Rubber drives deforestation three times faster than previously thought

SCIENTISTS based in the UK and China have concluded that forest clearance for rubber production is happening up to three times faster than previously thought.

Two groundbreaking studies, published in the journals Nature and Conservation Letters, demonstrate that the impact of the global rubber trade on forests has been serially and substantially underestimated.

Using the latest satellite technology and cloud computing, and a review of more than 100 case studies, the fresh evidence reveals that rubber-driven forest loss is significantly larger than previously reported estimates, which have been widely used to inform policy.

Led by the Royal Botanic Garden Edinburgh (RBGE), in collaboration with Kunming Institute of Botany (KIB), Chinese Academy of Sciences and CIFOR-ICRAF China Country Program, the satellite imagery-based paper in Nature shows that rubber-related deforestation could be three times greater than previously believed. Over 4m hectares (and area the size of Switzerland) have been lost to rubber plantations in the last 30 years, including more than 1 million hectares of plantations created in key biodiversity areas.

Dr Yunxia Wang, first author of the study, explained, “Rubber was already known to lead to forest loss, but quantifying the damage has been challenging. Because it is difficult to distinguish from natural forest on satellite imagery, it has received reduced attention when looking at the losses caused by commercial plantations. However, thanks to expanding earth observation and computing technology, there are increasing opportunities to map ‘difficult’ commodities. The results have been sobering.”

Underscoring the significance of this pioneering research, Professor Peter Hollingsworth, Deputy Keeper and Director of Science at RBGE said, “The study highlights the importance of rigorous quantifications of the effects of cash crops on the environment. This is now increasingly possible thanks to advancements in earth observation technology.”

Senior author Dr Antje Ahrends said, “While deforestation linked to rubber is widespread, some countries are of particular concern. In Cambodia, for example, over 40% of rubber plantations are associated with deforestation. Our maps show that rubber plantations have encroached into areas of global importance for the protection of biodiversity, with over one million hectares planted in these areas. With 70% of the world’s natural rubber yields destined for tyre manufacture, demand is not likely to diminish and the threat this poses to biodiversity should not be underestimated. In addition, while predominantly grown by smallholders with the potential to support livelihoods, rubber is also associated with land grabbing and human rights infringement in some countries.”

A separate systematic review of case studies and analysis of recent trends in rubber area and yield, published in Conservation Letters and led by Bangor University, also indicated that rubber is regularly linked to deforestation.

Warning that, as demand grows and yields stagnate, continued deforestation for rubber is to be expected, lead author Dr Eleanor Warren-Thomas said, “Our analysis shows substantial expansion of rubber plantations has occurred in many producer countries since 2010, with particularly rapid increases in new locations such as Cote d’Ivoire. Some 2.7 million to 5.3 million hectares of additional harvested area could be needed to meet industry estimates of demand by 2030. It is critical that existing rubber producers are supported to improve their yields and maintain production, to avoid ongoing expansion of plantation area.”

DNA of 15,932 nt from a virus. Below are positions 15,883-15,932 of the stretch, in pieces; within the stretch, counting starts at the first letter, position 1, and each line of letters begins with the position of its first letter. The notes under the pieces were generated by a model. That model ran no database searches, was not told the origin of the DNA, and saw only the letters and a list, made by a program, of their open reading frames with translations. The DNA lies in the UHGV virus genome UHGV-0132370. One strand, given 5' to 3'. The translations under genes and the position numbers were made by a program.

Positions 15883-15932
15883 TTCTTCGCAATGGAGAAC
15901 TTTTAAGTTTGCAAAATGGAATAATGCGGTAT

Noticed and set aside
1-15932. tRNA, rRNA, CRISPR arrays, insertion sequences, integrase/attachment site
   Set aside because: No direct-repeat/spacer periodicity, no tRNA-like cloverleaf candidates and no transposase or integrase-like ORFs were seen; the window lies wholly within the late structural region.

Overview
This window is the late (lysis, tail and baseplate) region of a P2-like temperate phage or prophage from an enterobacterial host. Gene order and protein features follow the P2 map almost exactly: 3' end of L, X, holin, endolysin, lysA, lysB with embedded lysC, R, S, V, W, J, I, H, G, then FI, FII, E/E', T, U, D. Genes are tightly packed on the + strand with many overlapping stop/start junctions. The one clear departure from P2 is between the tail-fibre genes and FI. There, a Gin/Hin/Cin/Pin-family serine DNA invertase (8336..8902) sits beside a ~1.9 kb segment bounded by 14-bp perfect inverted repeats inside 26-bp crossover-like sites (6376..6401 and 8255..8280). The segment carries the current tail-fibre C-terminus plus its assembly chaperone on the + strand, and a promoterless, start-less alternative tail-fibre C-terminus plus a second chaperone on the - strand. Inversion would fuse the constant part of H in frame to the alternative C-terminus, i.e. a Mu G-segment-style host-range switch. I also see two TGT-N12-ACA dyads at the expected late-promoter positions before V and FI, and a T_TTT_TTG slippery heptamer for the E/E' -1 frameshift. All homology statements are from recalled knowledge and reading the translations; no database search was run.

Both studies emphasise that while it is critical to halt deforestation associated with rubber, it is vital that smallholders, who account for 85% of natural rubber production, are not marginalised by regulations.

Dr Maria Wang, from the Grantham Centre for Sustainable Futures at the University of Sheffield and co-author of the study published in Conservation Letters, said, “Rubber smallholders and industry understandably fear extra burdens placed on them by regulations. However, these studies show that the biodiversity impacts and deforestation from rubber cannot be ignored and that there is a need for solutions that work for smallholders, without putting any more pressure on the planet.”

Dr Ahrends concluded, “While it is encouraging to see an increasing number of initiatives and policy changes that aim to halt commodity-driven forest loss, there is a risk of inflexible regulation marginalising the poor as only wealthy rubber producers and traders can afford to pay remote-sensing companies to verify that goods are deforestation-free.

“We are, therefore, working with smallholder initiatives and other key players in the sector, including the Forest Stewardship Council, ZSL, and the Global Platform for Sustainable Natural Rubber, to ensure that our rubber and deforestation maps are widely and easily accessible to all stakeholders, in particular to smaller economic players.”

Professor Jianchu Xu, Head of Centre for Mountain Futures at KIB and Principal Scientist from CIFOR-ICRAF China Program said: “As one of the largest rubber consumers, China is very concerned about displaced deforestation from international trade. With support from the China-UK Collaboration on International Forest Investment and Trade Program, we have developed the world’s Guidance for Sustainable Natural Rubber to support the implementation of the Kunming-Montreal Global Biodiversity Framework.”

Read the study, High-resolution maps show that rubber causes substantial deforestation in Nature

Read, Rubber’s inclusion in zero-deforestation legislation is necessary but not sufficient to reduce impacts on biodiversity, in Conservation Letters

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